“It really depends what you want. Boy? Girl? Young? Old?”
The man on the phone was offering us young children with the casualness of a market trader. After a week of back and forth phone calls, his initial caginess had given way to greed. He’d heard my foreign accent and clearly decided I would pay more than the domestic rate.
“We can get,” he said.
We’d been put in touch with the man through a contact on the ground. We were told he was one of the men running this “unofficial” displaced camp — one of the many that has mushroomed in the town of Yola as the influx of people fleeing Boko Haram has grown beyond the capacity of the official camps.
It had all been heartbreakingly simple. We’d asked who had children available to “foster” — a catch-all code word designed to conceal the true intent of those offering up the orphaned children. The man on the phone was the end result of those inquiries.
When our colleague want to see them, he was shown a group of children and asked which one he wanted to take. One, two maybe? He escaped by saying he needed to check with his “madam” — me.
I called. The man picked up and began referring to me as “sister.” I told him we wanted to know what we’d need to do, if we decided we did want to “foster” the children.
He told me, “Sister, Jesus will reward me,” so the “fostering” was free, he said. No need for any pesky paperwork — just a reassurance from me that the children, if I chose to take them, would “live in my heart.” If I could also then find it “in my heart” to donate to those still in the camp, then that would be “God’s work.”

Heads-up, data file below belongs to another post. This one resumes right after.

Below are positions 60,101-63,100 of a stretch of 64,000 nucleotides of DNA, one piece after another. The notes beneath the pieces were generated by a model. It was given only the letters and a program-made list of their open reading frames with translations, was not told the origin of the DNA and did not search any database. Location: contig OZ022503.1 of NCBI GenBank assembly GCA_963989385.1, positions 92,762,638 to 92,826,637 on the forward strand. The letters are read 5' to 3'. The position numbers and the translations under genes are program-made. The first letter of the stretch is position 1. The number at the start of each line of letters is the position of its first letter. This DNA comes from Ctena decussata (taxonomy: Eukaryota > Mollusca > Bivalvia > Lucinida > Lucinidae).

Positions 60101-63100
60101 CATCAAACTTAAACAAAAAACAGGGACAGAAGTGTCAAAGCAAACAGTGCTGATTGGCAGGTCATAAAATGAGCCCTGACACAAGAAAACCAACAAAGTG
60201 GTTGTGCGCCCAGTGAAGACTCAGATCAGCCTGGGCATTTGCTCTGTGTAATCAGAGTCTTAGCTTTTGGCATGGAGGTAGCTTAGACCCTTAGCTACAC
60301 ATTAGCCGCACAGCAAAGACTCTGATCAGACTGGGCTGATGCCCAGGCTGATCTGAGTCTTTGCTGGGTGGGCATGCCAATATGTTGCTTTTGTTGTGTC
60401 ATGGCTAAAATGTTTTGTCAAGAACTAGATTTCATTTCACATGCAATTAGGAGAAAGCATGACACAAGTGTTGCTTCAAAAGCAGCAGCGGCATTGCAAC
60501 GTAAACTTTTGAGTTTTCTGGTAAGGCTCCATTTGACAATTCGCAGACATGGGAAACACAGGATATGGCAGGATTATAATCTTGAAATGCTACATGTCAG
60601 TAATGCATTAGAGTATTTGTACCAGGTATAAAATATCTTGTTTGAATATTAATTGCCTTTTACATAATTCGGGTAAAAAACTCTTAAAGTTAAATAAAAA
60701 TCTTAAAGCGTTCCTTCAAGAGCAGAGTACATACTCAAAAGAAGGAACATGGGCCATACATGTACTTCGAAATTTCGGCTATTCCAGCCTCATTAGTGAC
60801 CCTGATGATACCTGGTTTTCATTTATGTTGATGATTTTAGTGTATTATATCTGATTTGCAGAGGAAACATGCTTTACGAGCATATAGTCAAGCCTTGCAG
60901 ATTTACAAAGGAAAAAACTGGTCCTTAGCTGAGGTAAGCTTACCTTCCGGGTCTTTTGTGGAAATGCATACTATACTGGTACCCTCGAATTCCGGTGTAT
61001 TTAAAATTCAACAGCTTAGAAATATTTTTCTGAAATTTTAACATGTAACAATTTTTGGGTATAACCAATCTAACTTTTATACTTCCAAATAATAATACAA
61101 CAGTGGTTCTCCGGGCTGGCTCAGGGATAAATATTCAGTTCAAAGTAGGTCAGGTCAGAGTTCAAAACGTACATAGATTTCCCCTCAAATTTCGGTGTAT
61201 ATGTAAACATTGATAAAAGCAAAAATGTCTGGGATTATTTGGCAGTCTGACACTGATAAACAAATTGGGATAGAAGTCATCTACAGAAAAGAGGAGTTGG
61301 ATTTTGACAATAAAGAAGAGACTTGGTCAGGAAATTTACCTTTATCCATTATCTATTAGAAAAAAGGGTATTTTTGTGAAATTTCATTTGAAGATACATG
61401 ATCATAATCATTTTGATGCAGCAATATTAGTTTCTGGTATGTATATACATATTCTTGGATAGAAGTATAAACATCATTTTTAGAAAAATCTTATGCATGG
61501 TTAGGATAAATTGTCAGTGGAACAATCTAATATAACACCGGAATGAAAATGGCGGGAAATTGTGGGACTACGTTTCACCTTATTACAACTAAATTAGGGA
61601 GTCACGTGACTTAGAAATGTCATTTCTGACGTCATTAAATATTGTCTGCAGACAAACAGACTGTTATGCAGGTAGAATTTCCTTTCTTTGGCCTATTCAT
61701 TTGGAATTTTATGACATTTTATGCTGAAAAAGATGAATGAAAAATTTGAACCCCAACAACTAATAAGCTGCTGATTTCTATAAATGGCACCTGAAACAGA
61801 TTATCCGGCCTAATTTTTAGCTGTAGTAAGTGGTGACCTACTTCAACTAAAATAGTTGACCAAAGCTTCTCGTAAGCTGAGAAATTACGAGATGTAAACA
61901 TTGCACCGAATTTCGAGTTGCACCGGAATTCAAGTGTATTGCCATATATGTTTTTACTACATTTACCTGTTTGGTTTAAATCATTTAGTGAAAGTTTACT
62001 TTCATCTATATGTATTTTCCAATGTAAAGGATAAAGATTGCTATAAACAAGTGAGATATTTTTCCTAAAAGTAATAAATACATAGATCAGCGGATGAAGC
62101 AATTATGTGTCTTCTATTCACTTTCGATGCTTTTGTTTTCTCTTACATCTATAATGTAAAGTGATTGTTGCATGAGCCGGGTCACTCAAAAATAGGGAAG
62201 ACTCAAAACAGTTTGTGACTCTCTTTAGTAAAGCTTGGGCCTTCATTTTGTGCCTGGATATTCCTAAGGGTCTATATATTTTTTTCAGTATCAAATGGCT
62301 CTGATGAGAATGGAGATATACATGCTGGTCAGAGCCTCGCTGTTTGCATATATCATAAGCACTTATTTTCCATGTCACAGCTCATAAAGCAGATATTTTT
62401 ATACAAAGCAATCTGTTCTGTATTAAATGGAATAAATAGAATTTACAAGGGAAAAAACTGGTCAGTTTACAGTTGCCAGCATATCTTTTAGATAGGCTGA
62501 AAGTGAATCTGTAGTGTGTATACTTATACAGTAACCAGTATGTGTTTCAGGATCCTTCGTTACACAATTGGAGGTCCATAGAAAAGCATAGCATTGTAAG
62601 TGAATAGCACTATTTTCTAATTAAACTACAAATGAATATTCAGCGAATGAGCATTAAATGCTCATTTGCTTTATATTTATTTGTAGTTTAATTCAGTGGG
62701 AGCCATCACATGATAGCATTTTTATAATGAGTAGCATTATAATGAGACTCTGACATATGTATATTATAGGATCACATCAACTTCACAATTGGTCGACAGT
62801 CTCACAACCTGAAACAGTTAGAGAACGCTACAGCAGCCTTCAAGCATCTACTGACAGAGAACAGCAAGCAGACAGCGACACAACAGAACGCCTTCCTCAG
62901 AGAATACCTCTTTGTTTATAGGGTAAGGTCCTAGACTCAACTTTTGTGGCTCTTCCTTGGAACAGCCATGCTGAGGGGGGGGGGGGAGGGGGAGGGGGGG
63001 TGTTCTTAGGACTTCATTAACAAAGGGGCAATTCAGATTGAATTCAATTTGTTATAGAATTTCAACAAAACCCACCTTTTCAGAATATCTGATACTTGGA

In spite of the harsh measures the Nigerian government has put in place to punish human traffickers, by the government’s own admission, 8 million children are currently engaged in forced labor.
The Global Slavery Index says Nigeria has the highest number of people in modern slavery of any sub-Saharan country. Paradoxically, the group also rates Nigeria’s anti-trafficking agency, Naptip, as one of the strongest government responses on the continent — but it’s clearly overwhelmed by the realities of working in what is now a zone of military operations, Nigeria’s north. As the insecurity in the region has spiraled, the worry is that more and more children are falling through the cracks. And as Boko Haram increases its reliance on child suicide bombers, concerns are growing that orphaned children could end up in the hands of the terror group.
At the camp where we finally met the man face to face, there was no attempt at subterfuge. We spoke in normal tones in full view of the children playing. I could have had one of them, I was told, but because I’d specified a younger child, they’d only identified one so far — a 3-year-old. Did I want to consider an older girl? A 12-year-old maybe? She could look after the 3-year-old, and cook and clean. Either way, two girls would be ready tomorrow, he said. I could see them then.
Our last phone conversation revolved around what an appropriate “donation” would be in exchange for the children. He couldn’t, he said, bargain for it. He then proceeded to do just that, laughing down the phone at my first tentative guess of $200. Laughing again at $300.
We finally found a figure he didn’t find funny — $500. I put the phone down and we traveled back to the capital that day to show Naptip what we’d found.